Spanish tennis player Paula Badosa has become the first player to test positive to Covid-19 while in hard quarantine ahead of the Australian Open.

The world No 67 was one of 72 players forced to isolate in their hotel rooms after passengers on three separate charter flights to Melbourne tested positive.

The 23-year-old took to Twitter late on Thursday night, stating that she had tested positive on the seventh day of her isolation. Authorities have not confirmed where she contracted the virus.


Paula Badosa
(@paulabadosa)

pic.twitter.com/9SLzW46HuZ


January 21, 2021

“I have some bad news. Today I received a positive COVID-19 test result. I’m feeling unwell and have some symptoms, but I’ll try to recover as soon as possible listening to the doctors,” she said.

“I’ve been taken to a health hotel [medi-hotel] to self-isolate and be monitored.”

Originally all players travelling to participate in the Australia Open were meant to enter a bubble where, after testing negative upon arrival, they would be allowed to leave their room for five hours a day to train at specially designated tennis courts.

But this plan was complicated when three international charter flights had passengers test negative to Covid-19 prior to taking off, but positive upon arrival in Melbourne, suggesting they may have been contagious while flying.

More than 100 passengers, made up of players, their support teams and international media, were then deemed close contacts and forced to isolate in their rooms for two weeks with no ability to train.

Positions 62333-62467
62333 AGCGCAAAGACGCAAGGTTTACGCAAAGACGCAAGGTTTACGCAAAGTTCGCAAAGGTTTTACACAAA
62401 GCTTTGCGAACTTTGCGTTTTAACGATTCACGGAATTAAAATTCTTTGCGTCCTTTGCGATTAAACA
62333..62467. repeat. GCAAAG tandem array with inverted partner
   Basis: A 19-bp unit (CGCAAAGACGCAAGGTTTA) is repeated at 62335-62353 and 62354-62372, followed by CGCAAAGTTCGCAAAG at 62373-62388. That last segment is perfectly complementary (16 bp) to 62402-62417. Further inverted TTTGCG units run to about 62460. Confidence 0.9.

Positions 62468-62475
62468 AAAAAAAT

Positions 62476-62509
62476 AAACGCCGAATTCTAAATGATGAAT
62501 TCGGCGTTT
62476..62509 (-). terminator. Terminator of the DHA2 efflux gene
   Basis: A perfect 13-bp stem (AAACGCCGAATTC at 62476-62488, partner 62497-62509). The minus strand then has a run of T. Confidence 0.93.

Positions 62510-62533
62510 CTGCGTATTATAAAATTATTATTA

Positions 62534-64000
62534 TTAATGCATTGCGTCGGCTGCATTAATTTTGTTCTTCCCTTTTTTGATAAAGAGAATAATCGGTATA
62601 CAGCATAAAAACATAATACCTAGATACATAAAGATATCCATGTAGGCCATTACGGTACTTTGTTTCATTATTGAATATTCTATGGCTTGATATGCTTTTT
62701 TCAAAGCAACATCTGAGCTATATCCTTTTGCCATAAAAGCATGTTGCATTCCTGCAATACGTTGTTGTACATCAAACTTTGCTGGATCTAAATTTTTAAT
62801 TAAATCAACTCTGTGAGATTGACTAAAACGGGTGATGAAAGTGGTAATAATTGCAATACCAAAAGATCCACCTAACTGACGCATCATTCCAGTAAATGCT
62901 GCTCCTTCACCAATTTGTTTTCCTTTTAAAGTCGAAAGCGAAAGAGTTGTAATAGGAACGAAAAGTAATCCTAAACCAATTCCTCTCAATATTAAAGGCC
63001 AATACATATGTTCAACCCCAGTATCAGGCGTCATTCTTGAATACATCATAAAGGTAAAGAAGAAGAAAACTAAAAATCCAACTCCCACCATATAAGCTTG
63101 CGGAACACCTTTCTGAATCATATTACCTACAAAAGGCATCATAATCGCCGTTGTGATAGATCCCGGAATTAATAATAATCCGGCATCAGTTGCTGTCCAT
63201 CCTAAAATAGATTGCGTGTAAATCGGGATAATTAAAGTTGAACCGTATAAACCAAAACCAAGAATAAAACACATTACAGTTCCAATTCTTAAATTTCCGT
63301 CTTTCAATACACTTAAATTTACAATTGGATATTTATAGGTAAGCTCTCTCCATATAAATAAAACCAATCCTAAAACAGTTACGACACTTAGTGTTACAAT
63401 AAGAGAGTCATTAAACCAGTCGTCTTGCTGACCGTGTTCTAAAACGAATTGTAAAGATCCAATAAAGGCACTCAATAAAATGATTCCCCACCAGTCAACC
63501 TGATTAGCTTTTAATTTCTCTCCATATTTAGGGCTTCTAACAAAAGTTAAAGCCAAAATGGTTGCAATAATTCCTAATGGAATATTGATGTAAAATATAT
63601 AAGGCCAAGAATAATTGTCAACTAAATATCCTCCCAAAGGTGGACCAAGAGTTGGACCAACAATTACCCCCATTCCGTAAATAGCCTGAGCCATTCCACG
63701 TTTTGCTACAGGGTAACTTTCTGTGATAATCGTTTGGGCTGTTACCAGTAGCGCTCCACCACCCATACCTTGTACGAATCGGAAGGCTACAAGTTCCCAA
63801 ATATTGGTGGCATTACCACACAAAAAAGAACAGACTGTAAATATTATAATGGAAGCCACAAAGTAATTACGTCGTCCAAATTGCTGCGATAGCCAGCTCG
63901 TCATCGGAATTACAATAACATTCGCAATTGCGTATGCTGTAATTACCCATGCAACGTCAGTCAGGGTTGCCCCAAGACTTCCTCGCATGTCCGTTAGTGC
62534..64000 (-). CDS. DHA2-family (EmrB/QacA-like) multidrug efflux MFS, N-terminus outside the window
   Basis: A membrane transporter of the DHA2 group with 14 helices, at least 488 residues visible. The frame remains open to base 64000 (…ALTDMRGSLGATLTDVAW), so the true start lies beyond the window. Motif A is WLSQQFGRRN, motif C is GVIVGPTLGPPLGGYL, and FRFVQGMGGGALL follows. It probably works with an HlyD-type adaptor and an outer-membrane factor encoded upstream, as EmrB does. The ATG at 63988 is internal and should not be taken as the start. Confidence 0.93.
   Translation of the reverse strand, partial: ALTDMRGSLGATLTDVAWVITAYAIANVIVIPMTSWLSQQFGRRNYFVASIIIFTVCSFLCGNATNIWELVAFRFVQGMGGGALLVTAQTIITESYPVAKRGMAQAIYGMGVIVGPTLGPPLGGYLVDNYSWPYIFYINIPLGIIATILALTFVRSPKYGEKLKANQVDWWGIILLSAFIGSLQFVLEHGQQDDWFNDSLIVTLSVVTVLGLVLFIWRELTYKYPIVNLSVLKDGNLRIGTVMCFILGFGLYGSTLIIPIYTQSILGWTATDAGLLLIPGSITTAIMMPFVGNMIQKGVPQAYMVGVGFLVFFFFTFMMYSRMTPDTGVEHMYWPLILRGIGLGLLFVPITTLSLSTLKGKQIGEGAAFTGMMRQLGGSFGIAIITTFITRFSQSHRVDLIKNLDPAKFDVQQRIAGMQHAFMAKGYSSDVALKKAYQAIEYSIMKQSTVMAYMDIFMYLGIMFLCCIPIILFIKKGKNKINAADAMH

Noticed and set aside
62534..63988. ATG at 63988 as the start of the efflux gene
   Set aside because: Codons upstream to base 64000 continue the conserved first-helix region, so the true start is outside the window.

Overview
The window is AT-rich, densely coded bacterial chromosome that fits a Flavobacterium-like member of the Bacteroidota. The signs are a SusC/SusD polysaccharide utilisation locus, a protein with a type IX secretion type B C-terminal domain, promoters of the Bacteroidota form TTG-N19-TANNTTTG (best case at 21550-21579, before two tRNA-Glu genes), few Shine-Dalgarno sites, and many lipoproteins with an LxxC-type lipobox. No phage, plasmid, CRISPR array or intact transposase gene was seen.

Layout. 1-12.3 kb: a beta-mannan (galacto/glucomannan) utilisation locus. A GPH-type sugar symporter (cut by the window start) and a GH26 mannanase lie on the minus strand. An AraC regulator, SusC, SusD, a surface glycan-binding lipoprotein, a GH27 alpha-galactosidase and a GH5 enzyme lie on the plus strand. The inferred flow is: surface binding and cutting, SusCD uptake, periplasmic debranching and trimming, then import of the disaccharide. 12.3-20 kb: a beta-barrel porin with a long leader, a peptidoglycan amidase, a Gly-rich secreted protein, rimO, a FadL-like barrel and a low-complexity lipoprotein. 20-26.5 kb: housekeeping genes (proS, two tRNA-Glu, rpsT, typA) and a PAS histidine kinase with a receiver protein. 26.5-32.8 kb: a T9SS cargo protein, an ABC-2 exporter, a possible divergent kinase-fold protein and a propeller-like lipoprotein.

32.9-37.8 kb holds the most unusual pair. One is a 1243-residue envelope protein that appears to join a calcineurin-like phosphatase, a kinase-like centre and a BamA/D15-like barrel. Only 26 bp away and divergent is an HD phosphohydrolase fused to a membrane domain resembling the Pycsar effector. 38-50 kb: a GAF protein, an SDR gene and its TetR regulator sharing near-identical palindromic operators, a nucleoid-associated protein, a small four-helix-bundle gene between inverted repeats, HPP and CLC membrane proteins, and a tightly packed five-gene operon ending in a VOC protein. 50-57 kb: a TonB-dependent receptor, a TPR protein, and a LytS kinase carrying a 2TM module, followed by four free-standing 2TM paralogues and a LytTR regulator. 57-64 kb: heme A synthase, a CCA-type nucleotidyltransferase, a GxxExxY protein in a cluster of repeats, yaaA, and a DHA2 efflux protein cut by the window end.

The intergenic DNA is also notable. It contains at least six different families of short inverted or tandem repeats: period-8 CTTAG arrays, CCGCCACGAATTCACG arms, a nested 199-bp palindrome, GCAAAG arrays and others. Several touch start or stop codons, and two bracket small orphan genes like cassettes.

Those forced to isolate include two-time Australian Open champion Victoria Azarenka, American Sloane Stephens and Japanese star Kei Nishikori.

Scottish player Andy Murray remains in London after testing positive before departing for Australia and world No 7 Maddison Keys was forced to bow out of the competition after she contracted the virus.

But players isolating are not the only problem the Australian Open bubble is facing. Victorian premier Daniel Andrews apologised on Thursday to residents living next to one of the Australian Open quarantine hotels after used PPE from overflowing biohazard bins blew into their apartment foyer.

Andrews said a garbage truck “turned up late” at the View hotel on St Kilda Road and that arrangements were in place to ensure it did not happen again.





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